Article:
I recently spent a couple of hours talking with former Sacramento City Manager Ray Kerridge, and, let me tell you, he is a happy man. He went from serving the bickering Sacramento City Council to partnering with the much more supportive Roseville City Council. Kerridge jumped out of the frying pan and into a bed of roses.
According to Kerridge, Roseville has big plans. This is a town of 120,000 residents that’s headed toward becoming a city of 200,000. If you include people who come to Roseville to work, the municipality will need to create an infrastructure for 300,000 people.
This means Roseville will have to make the transition from being a city to becoming a metropolitan area—a change that comes with both benefits and challenges. To accomplish this goal, Kerridge wants to recruit staffers who understand the needs of a larger city. He is thrilled that former Sacramento City Police Capt. Daniel Hahn has become Roseville’s new police chief. He’s also pleased that the city council, staff and the community are all pulling in one direction, moving forward.
Kerridge has a vision for Roseville. He envisions it as a place where businesses can prosper and grow, where residents can enjoy a great place to work, live and play. Roseville is “open for business,” in his words.
To help accomplish these goals, the city put together the Roseville Community Development Corporation that operates a private-public partnership to enable development and revitalization throughout the city. With broad access to both public and private funds as well as the ability to pool money from multiple banks, the RCDC is in a position to speed up development, helping the city build an infrastructure to support 300,000 people.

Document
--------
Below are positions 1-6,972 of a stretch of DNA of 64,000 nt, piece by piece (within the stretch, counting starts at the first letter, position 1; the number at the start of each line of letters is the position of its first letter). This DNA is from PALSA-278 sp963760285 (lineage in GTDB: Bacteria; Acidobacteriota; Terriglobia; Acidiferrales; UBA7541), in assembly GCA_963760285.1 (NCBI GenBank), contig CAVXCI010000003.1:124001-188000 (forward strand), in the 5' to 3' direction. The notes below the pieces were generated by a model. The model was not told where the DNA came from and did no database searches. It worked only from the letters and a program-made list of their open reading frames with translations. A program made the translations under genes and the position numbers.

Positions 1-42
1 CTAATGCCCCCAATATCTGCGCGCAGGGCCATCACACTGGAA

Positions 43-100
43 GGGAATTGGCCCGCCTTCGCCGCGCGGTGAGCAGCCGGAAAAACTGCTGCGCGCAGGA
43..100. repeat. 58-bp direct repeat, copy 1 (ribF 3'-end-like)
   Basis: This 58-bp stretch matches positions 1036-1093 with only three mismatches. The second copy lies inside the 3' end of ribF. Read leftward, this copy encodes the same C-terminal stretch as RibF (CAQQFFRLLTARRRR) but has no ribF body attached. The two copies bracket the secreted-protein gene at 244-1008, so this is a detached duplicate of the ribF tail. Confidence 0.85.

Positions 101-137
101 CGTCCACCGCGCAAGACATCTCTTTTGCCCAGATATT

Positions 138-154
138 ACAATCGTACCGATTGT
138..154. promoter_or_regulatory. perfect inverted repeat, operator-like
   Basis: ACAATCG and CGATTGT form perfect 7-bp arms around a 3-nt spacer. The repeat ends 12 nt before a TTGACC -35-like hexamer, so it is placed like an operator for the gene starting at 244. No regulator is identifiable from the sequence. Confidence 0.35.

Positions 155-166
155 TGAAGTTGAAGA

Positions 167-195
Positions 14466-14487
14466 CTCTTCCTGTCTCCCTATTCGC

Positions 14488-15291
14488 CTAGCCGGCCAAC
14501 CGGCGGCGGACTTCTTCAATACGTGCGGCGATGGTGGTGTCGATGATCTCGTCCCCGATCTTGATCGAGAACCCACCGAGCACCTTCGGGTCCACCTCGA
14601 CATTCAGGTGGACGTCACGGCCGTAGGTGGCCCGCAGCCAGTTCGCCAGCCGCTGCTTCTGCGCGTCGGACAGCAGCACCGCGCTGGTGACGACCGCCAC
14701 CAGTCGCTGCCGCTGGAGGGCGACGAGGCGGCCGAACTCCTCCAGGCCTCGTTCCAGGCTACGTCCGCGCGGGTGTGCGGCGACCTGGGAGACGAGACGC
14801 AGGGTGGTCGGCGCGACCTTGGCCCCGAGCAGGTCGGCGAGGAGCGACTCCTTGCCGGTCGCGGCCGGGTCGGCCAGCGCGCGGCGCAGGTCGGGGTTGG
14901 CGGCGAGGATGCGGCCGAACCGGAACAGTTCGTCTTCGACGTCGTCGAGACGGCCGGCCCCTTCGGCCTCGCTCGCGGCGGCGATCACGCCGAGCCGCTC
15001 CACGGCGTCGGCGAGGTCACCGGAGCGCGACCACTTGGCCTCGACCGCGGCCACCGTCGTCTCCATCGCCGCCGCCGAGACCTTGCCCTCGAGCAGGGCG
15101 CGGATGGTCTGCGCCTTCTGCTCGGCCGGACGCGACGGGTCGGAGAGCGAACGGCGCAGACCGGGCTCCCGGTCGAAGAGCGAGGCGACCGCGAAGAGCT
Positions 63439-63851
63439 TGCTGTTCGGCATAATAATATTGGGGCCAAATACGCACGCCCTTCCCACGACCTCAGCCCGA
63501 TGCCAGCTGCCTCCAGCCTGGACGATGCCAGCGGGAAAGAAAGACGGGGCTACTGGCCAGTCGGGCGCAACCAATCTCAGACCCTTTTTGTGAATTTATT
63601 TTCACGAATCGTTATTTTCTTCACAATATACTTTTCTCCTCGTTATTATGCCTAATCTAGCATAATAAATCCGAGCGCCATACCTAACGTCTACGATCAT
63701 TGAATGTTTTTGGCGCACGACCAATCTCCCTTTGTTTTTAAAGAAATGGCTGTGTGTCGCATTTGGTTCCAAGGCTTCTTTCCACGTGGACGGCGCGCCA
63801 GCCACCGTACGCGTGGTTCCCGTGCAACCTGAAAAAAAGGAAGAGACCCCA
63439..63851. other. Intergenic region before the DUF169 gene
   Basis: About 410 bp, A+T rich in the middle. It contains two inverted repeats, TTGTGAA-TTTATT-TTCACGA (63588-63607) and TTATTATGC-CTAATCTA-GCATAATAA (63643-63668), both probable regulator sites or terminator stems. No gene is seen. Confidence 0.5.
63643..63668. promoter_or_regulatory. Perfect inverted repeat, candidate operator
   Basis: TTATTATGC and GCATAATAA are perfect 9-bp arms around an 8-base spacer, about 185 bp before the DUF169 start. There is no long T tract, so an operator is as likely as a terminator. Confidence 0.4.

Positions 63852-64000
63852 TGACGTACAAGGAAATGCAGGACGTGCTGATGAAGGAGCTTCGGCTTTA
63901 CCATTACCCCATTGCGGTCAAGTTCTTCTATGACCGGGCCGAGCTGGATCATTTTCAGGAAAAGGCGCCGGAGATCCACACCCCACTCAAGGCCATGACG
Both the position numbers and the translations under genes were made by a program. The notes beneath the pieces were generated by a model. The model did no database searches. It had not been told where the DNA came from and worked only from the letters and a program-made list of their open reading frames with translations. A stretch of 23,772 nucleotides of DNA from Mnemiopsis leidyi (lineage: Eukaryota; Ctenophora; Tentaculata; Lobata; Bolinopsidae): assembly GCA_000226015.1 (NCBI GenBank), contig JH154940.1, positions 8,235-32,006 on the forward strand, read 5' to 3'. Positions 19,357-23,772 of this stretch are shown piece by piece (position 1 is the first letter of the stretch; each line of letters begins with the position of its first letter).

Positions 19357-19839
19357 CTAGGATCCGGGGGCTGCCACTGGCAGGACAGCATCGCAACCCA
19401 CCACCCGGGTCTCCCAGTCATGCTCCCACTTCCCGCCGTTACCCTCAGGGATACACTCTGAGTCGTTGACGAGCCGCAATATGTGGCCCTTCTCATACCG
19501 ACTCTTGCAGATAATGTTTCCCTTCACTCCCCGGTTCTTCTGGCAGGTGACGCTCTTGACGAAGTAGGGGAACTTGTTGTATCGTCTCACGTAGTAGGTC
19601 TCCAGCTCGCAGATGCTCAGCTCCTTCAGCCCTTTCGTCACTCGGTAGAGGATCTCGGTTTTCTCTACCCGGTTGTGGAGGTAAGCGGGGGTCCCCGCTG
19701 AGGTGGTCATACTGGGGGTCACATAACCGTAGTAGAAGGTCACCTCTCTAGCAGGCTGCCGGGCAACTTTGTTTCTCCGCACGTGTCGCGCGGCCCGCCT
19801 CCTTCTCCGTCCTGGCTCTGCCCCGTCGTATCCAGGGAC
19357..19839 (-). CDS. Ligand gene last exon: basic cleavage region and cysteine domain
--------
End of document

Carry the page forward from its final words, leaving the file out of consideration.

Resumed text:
In these difficult economic times, Roseville has several things going for it. Its residents have a higher income than others in the region. And because of its strong retail base, with such businesses as the Galleria at Roseville and the Roseville Automall, Roseville receives a disproportionate amount of our region’s sales-tax revenue. Therefore, Roseville is ending this year with a profit, rather than facing the severe cutbacks of other cities.
Roseville competes for business with cities such as Sacramento, which are in a weaker financial position and have a divided city council. Also, Sacramento has to spend a larger proportion of resources on services for its low-income population.
In our conversation, Kerridge mentioned that every metropolitan city had a vibe. I asked him to describe Roseville’s vibe. He hesitated, then said, “Entrepreneurship.”
Time will tell if Roseville’s journey to become an entrepreneurial metropolis will be a smooth one. But regardless, Kerridge is a happy guy.